Resources > Open Source Projects
OPEN SOURCE Projects
We believe that open source is good for the health of cyberspace. Open and freely available software enables and encourages collaboration and community development.
The Bareflank Hypervisor is an open source, hypervisor Software Development Toolkit (SDK). Bareflank aims to provide all of the scaffolding needed to rapidly prototype new hypervisors. Currently Bareflank has support for Linux and Windows on Intel 64bit CPUs, but support for OS X, and UEFI is coming as well as support for ARM and AMD platforms.
MicroV is an open source hypervisor built from the ground up, designed specifically to execute Micro VMs (i.e., tiny virtual machines with no emulation needed to execute them). AIS developed MicroV to support its U.S. Government and commercial customers with everything from basic research to operational environments with strict requirements on performance, security, reliability, disaggregation, isolation, and a small trusted computing base.
The Environmental Characterization and Response (ECR) effort developed a novel technology capable of characterizing a cloud platform’s privileged architectural software from within an unprivileged environment, providing the foundation for development of autonomous, self-protecting cloud applications.
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A modular library for manipulating physically-uncloneable functions. Trusted computing primitives generally consist of a TPM or other chip-set extensions, making trusted computing challenging on legacy or embedded platforms. PUFlib aims to alleviate those by providing a seal() and unseal() API that relies on one or more PUFs, tying the sealed data to that exact hardware. This project aims to both provide more PUF sources and greater hardware support.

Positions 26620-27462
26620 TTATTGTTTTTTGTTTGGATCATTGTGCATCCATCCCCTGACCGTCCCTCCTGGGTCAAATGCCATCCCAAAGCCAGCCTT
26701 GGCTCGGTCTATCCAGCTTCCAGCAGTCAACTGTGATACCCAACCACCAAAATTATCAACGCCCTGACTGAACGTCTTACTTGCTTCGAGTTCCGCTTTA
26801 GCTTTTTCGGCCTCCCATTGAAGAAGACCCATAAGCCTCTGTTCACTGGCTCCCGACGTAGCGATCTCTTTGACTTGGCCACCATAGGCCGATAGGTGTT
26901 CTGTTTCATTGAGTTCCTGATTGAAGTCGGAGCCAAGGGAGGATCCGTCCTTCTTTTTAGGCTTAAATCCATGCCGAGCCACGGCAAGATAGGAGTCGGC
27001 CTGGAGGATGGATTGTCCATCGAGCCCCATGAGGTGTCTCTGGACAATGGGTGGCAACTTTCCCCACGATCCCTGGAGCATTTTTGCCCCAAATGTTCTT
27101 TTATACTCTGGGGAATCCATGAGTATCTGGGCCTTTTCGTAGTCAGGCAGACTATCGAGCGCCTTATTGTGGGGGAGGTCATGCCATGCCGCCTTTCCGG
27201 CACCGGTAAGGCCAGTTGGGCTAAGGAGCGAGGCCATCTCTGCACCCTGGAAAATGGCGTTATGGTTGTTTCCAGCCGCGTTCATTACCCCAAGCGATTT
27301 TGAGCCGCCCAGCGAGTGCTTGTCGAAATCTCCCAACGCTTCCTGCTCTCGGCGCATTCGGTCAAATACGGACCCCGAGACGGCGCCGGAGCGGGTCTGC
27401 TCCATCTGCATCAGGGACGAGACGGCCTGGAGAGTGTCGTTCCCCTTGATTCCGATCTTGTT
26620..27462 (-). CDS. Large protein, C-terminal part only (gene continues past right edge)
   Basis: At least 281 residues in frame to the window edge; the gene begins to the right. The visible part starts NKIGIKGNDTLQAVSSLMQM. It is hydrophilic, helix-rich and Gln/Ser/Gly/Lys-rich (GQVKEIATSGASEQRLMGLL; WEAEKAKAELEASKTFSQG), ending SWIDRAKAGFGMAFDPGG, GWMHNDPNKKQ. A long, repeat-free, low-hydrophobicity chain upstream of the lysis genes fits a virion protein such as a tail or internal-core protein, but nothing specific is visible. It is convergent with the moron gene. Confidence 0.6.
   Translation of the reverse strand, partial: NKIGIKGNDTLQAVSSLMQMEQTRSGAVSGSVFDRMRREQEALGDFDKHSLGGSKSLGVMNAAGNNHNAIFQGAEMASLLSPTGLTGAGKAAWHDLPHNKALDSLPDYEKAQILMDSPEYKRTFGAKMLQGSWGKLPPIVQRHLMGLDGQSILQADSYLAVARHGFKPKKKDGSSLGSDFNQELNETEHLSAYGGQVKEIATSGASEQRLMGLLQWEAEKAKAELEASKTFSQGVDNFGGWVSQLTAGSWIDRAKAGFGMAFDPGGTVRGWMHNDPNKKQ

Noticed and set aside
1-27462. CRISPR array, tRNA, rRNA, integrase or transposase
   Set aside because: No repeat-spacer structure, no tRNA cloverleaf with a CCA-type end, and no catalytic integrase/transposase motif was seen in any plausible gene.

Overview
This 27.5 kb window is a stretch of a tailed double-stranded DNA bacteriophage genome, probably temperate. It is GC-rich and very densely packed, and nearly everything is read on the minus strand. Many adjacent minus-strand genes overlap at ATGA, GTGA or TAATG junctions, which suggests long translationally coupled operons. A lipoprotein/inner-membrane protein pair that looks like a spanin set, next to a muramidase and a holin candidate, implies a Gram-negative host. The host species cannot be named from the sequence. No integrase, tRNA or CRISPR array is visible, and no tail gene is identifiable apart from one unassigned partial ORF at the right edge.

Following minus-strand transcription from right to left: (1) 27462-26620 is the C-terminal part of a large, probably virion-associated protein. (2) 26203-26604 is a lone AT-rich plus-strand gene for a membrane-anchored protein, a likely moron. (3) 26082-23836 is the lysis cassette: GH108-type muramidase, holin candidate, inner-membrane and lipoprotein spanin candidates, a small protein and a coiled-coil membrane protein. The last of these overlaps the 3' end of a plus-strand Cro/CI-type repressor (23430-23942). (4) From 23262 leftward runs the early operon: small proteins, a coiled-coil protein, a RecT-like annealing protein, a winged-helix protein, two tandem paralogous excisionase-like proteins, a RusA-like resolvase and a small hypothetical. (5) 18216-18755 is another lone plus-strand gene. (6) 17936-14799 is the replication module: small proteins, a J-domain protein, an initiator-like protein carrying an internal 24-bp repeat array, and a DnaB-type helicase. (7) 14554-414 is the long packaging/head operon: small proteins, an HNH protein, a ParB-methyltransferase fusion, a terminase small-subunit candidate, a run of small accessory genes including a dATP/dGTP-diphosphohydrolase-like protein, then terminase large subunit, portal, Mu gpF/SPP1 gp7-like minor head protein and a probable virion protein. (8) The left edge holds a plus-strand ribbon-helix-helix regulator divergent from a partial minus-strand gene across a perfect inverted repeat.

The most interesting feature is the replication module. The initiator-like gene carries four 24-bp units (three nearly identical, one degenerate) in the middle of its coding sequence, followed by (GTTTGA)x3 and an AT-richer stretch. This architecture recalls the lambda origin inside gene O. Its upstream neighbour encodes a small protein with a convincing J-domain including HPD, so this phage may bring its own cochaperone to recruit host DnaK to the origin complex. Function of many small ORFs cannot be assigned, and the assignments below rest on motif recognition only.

Crema is a LLVM front-end that aims to specifically execute in sub-Turing Complete space. Designed to be simple to learn, and practical for the majority of programming tasks needed, Crema can restrict the computational complexity of the program to the minimum needed to improve security.
Designed and developed to provide the critical capabilities needed to reliably collect and analyze data from live computer systems running various versions of Mac OS X.
Examined the feasibility of utilizing TLB splitting as a mechanism for periodic measurement of dynamically changing binaries. The effort created a proof-of-concept system to split the TLB for target applications, allowing dynamic applications to be measured and can detect code corruption with low performance overhead.
Provides a simple example for how to setup various CI services as well as integrating analysis tools into these services. These tools should be used as part of a comprehensive Software Development Process (SDP) and can also be used as a starting template for any C or C++ application.
TEST is capable of Asymmetric and Symmetric Multi-Processing (AMP and SMP, respectively), and the TrustZone profile contains functionality analogous to all of TrustZone’s control bits. It contains a soft processor which is completely platform independent, which relies on a pure software instruction stack. This creates a software-friendly platform which can be used to explore assessing sandboxing solutions, TEEs and similar solutions.
OpenXT is an open-source development toolkit for hardware-assisted security research and appliance integration. It includes hardened Xen VMs that can be configured as a user-facing virtualization appliance, for client devices with Linux and/or Windows guests. AIS did not create OpenXT but we currently maintain the toolkit.
Reach out to talk to one of our experts and learn more about our open source projects.